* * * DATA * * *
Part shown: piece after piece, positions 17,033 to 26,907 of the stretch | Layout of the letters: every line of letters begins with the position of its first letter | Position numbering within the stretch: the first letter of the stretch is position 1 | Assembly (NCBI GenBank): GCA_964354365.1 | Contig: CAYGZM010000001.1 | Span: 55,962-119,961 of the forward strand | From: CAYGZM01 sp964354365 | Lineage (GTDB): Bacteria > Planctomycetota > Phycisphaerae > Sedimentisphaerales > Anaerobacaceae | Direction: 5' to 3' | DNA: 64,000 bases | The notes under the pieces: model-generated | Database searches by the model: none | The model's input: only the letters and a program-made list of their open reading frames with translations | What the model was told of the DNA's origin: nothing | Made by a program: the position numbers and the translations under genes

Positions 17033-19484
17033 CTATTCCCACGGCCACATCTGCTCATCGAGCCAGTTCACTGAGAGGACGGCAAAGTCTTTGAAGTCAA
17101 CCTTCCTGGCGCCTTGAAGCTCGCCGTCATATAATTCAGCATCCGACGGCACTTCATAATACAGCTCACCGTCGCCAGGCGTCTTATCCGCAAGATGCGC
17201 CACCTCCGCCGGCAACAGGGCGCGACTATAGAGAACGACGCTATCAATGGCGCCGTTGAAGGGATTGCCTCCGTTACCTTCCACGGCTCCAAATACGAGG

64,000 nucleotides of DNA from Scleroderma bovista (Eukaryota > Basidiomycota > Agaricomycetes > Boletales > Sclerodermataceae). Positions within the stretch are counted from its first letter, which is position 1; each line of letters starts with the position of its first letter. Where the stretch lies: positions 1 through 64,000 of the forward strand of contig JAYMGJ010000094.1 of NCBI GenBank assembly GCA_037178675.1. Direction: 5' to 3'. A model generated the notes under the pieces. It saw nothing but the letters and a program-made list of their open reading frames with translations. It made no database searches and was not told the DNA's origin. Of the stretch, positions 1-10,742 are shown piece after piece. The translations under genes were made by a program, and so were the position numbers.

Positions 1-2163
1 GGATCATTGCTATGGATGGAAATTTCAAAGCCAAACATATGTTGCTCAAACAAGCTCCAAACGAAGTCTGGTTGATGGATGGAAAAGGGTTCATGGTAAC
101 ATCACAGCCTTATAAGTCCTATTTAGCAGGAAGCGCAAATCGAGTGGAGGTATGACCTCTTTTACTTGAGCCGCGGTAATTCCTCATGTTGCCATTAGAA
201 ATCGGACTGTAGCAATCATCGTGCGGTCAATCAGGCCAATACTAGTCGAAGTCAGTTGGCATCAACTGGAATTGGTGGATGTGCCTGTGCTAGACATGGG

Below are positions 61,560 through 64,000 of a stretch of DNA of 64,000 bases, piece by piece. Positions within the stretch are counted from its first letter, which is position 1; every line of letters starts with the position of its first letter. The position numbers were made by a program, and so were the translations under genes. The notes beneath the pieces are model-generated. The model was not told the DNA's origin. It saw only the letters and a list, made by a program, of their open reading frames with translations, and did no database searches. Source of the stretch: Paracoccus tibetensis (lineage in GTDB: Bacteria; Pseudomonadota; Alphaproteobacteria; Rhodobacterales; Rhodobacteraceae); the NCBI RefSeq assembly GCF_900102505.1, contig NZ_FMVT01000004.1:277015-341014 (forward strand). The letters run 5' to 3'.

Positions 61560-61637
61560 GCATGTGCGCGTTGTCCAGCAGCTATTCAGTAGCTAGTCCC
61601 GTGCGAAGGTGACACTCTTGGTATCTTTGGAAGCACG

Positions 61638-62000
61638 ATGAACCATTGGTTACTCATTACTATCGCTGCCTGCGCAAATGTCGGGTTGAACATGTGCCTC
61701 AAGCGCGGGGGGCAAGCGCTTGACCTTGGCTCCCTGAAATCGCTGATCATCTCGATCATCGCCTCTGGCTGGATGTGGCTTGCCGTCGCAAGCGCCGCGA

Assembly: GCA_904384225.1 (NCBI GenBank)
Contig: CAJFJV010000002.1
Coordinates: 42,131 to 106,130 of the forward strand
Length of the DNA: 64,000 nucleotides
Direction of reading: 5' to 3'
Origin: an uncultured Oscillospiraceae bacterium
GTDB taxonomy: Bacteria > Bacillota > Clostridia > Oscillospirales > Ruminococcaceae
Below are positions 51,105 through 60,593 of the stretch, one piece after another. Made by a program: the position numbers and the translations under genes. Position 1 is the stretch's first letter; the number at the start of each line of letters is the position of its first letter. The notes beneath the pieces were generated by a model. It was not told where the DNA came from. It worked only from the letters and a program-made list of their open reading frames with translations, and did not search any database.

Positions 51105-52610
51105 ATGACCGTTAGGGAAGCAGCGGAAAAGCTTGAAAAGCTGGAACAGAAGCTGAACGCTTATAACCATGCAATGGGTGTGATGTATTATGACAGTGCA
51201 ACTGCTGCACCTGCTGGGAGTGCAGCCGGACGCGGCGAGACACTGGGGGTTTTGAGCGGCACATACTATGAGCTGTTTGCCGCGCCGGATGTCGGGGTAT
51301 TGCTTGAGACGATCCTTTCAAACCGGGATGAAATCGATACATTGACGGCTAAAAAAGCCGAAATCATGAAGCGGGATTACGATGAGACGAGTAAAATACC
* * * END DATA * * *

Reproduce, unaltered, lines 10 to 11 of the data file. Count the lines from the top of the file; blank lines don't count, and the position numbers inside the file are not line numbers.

201 ATCGGACTGTAGCAATCATCGTGCGGTCAATCAGGCCAATACTAGTCGAAGTCAGTTGGCATCAACTGGAATTGGTGGATGTGCCTGTGCTAGACATGGG

Below are positions 61,560 through 64,000 of a stretch of DNA of 64,000 bases, piece by piece. Positions within the stretch are counted from its first letter, which is position 1; every line of letters starts with the position of its first letter. The position numbers were made by a program, and so were the translations under genes. The notes beneath the pieces are model-generated. The model was not told the DNA's origin. It saw only the letters and a list, made by a program, of their open reading frames with translations, and did no database searches. Source of the stretch: Paracoccus tibetensis (lineage in GTDB: Bacteria; Pseudomonadota; Alphaproteobacteria; Rhodobacterales; Rhodobacteraceae); the NCBI RefSeq assembly GCF_900102505.1, contig NZ_FMVT01000004.1:277015-341014 (forward strand). The letters run 5' to 3'.